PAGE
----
• Prevention of colonization
    • Removal of colonized pathgens
  25. Response to an initial infection
    • Body barrier
    • Innate immunity: 0-4hrs. Preformed nonspecific and broadly specific effectors
    • Early induced innate response: 4-96hrs. Recruit effector. Activation of effector cells and inflammation. TLR recognize PAMPs
    • Adaptive immune response: >96hrs. Transport antigen to lymphoid organs; recognized by naive T & B cells; colonal expansions and differentiation to effector cells.
  26. Components of Innate Immunity
    • Anatomical barriers
    • – Mechanical factors (skin, epithelia, etc.)
    • – Chemical factors
    • – Biological factors
    • Humoral components
    • – Complement
    • – Coagulation system
    • – Cytokines (TNF-a, IL-1, Interferons, etc.)
    • Cellular components
    • – Circulating phagocytic cells (neutrophils, macrophages, NK cells)
    • – Eosinophils
    • – Intraepithelial lymphocytes
  27. Routes of pathogenic infection
    • Airway
    • Gastrointestinal tract
    • Reproductive tract
    • Oral mucosa
  28. Stages of response to an infection
    • Adherence to epithelium - esp. in lung
    • Penetration of epithelium, local infection - wound healing; antimicrobial agents action
    • Local infection of tissue - dendritic cell migrates; initiate adaptive immunity
    • Adaptive immunity - Ab, T-dependent macrophage, Tc
  29. Barrier function in innate immunity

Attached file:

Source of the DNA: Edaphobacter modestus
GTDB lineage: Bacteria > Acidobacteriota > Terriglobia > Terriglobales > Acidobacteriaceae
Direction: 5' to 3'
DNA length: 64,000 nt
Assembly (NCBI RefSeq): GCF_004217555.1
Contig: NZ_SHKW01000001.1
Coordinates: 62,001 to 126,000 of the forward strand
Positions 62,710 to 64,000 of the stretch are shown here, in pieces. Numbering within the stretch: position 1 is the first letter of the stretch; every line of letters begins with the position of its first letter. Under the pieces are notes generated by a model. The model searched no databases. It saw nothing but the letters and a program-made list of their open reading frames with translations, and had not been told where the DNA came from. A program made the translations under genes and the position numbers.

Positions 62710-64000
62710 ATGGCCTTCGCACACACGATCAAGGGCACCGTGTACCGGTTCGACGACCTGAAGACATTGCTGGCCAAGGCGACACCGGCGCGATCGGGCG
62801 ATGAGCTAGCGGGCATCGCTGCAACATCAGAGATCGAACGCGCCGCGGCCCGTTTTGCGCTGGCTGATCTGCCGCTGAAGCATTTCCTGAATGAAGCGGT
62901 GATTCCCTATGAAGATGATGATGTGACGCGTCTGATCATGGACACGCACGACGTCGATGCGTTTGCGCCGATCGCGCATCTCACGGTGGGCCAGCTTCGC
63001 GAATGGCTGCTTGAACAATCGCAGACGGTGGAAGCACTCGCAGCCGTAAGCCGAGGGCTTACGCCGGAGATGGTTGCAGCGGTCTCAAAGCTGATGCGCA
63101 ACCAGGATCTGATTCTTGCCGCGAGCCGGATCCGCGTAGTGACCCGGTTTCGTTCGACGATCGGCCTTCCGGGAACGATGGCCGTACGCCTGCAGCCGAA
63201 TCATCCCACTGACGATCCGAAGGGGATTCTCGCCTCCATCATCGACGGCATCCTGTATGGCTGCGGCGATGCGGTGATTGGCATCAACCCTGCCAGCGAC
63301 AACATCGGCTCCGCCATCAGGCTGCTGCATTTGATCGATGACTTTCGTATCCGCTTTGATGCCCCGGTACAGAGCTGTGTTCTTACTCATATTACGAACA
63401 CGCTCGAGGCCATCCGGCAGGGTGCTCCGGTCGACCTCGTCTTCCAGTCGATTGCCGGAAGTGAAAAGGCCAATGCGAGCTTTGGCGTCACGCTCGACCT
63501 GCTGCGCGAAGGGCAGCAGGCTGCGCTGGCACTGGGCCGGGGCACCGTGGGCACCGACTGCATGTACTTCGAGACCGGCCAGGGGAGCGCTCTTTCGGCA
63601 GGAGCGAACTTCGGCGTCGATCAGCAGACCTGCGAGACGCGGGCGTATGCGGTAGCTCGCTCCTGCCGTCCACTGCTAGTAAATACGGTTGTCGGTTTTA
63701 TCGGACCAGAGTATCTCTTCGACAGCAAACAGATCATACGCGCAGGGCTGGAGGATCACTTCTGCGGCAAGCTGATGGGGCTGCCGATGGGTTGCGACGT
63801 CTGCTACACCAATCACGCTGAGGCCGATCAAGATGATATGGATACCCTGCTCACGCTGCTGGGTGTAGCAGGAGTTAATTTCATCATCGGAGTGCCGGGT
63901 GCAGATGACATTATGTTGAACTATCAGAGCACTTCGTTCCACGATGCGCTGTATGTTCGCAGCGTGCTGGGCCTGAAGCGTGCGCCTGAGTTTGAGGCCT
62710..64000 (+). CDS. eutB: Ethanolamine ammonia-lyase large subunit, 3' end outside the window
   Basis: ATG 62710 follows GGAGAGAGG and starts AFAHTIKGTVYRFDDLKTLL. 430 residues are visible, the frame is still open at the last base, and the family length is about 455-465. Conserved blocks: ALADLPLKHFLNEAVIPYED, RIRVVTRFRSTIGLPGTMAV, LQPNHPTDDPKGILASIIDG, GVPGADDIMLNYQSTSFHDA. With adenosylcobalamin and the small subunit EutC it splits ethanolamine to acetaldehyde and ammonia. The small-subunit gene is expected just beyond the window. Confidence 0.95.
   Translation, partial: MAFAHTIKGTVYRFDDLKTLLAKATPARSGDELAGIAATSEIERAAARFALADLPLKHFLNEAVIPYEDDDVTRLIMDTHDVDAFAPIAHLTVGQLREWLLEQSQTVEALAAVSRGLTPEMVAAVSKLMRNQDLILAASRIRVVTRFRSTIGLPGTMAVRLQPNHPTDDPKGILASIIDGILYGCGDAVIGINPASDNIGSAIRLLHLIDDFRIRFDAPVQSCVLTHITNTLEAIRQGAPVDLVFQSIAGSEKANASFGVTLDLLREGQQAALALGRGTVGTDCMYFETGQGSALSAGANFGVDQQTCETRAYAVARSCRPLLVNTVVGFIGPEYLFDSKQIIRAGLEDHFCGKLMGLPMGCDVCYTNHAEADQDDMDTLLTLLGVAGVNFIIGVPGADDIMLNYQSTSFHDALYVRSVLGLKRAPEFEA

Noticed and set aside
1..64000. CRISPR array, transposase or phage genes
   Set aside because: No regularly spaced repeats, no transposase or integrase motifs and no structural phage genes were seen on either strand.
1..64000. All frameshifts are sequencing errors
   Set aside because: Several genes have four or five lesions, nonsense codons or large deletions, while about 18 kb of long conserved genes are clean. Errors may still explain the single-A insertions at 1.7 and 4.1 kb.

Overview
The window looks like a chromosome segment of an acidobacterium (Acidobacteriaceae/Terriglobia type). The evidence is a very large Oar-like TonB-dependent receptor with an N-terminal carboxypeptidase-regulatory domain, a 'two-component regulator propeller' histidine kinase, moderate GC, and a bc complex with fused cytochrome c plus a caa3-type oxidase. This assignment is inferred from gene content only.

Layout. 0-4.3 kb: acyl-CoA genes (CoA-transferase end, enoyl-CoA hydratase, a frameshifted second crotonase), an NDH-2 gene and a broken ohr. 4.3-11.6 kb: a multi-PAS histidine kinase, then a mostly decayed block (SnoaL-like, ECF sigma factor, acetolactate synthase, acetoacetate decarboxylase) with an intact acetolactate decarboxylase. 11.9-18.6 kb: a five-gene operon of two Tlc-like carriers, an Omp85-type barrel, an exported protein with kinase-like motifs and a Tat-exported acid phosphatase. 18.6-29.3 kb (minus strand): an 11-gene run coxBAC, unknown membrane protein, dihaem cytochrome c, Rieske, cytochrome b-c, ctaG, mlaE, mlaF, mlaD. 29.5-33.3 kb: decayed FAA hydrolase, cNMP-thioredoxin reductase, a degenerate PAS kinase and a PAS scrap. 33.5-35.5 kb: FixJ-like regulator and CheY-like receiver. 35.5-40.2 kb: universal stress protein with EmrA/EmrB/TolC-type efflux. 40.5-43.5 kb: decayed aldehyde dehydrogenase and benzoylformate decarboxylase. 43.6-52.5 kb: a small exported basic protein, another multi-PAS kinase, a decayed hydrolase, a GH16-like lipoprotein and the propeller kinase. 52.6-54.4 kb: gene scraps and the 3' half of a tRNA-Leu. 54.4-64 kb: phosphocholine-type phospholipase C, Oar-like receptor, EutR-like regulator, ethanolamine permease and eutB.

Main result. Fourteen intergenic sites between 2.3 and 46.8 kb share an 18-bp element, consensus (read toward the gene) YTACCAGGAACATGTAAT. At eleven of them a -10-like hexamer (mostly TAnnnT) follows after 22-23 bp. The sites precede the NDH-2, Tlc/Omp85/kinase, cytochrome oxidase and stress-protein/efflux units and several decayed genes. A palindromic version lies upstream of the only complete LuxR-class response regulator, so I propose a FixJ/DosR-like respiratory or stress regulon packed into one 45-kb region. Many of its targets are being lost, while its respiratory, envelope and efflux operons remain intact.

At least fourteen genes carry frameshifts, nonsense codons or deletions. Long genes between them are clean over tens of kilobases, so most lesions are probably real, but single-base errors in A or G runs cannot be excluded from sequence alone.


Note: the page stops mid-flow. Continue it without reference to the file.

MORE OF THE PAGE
• Mechanical: tight junction btwn epi cells; flow of air/fluid; movement of mucus by cilia.
    • Chemical
    • Microbiological: normal microbiota; commensal
  30. Chemical barrier in innate immunity
    • Skin - fatty acids; beta-defensins, lamellar bodies, cathelicidin
    • Gut - low pH; enzymes (pepsin); alpha-defensins (cryptdins), RegIII (lecticidins), cathelicidin
    • Lungs - pulmonary surfactant; alpha-defensins, cathelicidin
    • Eyes/nose/oral cavity - enzymes in tears and saliva (lysozyme); histatins, beta-defensins
  31. Antimicrobial mechanisms of phagocytes
    • Acidification - pH 3.5-4
    • Toxic oxygen-derived products - superoxide, etc
    • Toxic nitrogen oxides - NO
    • Antimicrobial peptides - both macrophages and neutrophil produce cathelicidin, in addition to ...
    • Enzymes - lysozyme vs cell wall of some G(+); acid hydrolases break down ingested microbes
  32. Antimicrobial enzymes:
    • tears, saliva, paneth cells
    • Lysozyme: cleaves β(1-4) linkage in peptidoglycan of bacterial cell wall; G+ >> G-; exposes lipid bilayer cell membrane